February 19, 1999
Utah State Senate
319 State Capitol
Salt Lake City, UT 84114
As we approach the end of the legislative session, it becomes more and more difficult to ensure adequate time for public comment during Senate standing committee meetings. Therefore, on behalf of the American Civil Liberties Union of Utah, I am requesting that our statements about the following legislation go on the record.
This afternoon, the Senate Business, Labor, and Economic Development Committee will consider SB 212. The ACLU of Utah is very concerned about the impact this law will have on individuals’ First Amendment and Equal Protection rights. As residents of this country, we are extremely fortunate that we have the constitutional right to petition the government for a redress of grievances. It is particularly troubling, then, that this legislation will make that right dependent upon one’s ability to pay a $35 filing fee. Courts around the country have repeatedly found that such mandatory fees are unconstitutional, and we must be careful not to set up a system in which only those individuals who have money are guaranteed their right to equal protection under the law.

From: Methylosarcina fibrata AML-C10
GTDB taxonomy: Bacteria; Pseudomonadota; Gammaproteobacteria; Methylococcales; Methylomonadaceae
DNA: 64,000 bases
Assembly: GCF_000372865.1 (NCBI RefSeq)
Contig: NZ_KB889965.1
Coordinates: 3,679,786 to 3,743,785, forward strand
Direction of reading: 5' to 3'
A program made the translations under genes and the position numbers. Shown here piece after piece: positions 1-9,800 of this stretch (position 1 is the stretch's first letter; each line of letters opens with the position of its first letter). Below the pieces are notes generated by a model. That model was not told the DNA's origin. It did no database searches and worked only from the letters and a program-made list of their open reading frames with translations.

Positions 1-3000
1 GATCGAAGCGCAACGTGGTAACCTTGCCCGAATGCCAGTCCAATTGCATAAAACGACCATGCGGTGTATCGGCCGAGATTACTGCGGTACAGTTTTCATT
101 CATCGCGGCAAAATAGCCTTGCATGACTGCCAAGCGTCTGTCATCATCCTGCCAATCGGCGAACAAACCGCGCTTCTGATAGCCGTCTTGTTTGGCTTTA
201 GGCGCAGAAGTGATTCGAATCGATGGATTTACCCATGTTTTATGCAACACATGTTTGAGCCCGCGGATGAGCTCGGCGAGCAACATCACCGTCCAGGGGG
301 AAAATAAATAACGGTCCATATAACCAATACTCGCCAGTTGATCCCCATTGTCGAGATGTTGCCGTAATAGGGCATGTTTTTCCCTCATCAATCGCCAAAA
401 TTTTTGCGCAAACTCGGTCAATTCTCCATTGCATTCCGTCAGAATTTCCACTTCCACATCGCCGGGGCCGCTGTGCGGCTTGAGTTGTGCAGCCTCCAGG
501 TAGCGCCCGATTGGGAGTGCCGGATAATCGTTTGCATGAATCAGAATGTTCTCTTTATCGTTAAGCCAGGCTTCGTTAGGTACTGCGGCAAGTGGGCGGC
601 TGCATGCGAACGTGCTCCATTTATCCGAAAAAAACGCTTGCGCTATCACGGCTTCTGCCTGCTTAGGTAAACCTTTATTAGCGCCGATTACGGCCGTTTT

The Senate will soon consider HB 285, which yesterday passed the House in a 70-0 vote. Because of the government money involved and the enormous public impact of the 2002 Winter Olympics, the ACLU of Utah has long advocated that the Salt Lake Olympic Committee abide by Utah’s Open and Public Meetings Act. We are therefore very supportive of HB 285, which will ensure an Olympic organizational effort that is both open and accountable.
Passed today by the House in a 39-26 vote, HB 278 seems innocuous – it simply increases the application fees for a state driver license. However, the sponsor’s comments during a House committee meeting on Monday indicate that the additional money raised will be used to fund a new digitized license with a magnetic strip. In light of the sponsor’s comments, we are left to wonder if the revenue will also help pay for the the Utah Driver License Division’s $4.5 million contract with Polaroid Corporation to create digitalized photographs of all Utah’s licensed drivers and ID card holders. And, while we don’t like to engage in conspiracy theories, a front page article in today’s Salt Lake Tribune details a federally funded program to build a national database of driver license images. It is evident that the purpose of HB 278 is to provide funds for technologies that threaten individual privacy rights, and the ACLU of Utah is therefore opposed to this legislation.
Thank you for your consideration, and please feel free to call me if you have any questions about our positions.